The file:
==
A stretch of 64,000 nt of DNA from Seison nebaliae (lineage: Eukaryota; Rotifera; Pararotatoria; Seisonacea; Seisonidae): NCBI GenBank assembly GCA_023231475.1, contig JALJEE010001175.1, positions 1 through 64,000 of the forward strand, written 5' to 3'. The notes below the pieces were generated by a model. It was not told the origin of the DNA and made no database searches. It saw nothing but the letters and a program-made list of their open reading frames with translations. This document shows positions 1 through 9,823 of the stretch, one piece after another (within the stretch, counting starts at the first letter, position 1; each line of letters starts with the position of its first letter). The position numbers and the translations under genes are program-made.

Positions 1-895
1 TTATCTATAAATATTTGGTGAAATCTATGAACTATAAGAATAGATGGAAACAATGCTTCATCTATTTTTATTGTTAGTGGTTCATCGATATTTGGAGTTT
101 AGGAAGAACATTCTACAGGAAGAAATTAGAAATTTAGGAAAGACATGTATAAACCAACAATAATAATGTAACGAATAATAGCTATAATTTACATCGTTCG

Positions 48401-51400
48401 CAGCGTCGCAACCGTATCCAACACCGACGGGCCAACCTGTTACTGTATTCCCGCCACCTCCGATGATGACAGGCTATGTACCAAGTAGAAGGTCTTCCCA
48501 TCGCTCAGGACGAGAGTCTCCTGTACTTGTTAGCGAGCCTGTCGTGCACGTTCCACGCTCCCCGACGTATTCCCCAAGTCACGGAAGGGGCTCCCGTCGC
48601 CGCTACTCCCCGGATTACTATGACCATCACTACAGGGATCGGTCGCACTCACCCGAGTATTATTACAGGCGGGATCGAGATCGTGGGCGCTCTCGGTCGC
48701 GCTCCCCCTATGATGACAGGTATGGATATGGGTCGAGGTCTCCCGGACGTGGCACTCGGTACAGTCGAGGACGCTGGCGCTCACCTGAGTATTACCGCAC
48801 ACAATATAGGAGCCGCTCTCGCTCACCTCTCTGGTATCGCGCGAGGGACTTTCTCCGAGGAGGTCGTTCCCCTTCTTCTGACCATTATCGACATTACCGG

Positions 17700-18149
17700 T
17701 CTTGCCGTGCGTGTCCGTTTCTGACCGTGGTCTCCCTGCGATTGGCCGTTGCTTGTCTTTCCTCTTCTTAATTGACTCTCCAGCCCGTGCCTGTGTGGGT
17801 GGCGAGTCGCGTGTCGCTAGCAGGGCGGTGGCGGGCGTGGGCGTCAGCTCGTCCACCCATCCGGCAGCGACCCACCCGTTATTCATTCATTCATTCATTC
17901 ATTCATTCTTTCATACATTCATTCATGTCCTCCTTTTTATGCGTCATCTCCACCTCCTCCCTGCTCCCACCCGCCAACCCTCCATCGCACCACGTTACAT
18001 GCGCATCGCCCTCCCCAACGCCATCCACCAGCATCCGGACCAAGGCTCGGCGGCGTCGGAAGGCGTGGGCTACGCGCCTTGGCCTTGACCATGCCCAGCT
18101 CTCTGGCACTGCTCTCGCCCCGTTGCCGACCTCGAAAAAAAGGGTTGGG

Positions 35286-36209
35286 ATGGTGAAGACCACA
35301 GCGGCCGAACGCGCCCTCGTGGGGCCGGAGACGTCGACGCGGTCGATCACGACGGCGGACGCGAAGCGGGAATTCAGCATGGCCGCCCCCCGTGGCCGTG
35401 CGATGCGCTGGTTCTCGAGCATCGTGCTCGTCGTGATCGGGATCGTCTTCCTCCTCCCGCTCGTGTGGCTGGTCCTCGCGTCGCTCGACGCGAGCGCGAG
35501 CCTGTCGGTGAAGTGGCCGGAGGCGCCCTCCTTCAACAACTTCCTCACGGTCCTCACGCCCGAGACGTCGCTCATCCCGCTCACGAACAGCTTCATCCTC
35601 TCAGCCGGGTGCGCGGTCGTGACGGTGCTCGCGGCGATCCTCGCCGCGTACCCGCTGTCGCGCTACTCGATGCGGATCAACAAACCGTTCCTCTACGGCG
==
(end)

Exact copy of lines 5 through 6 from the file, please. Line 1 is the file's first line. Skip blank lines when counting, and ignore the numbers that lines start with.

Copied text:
Positions 48401-51400
48401 CAGCGTCGCAACCGTATCCAACACCGACGGGCCAACCTGTTACTGTATTCCCGCCACCTCCGATGATGACAGGCTATGTACCAAGTAGAAGGTCTTCCCA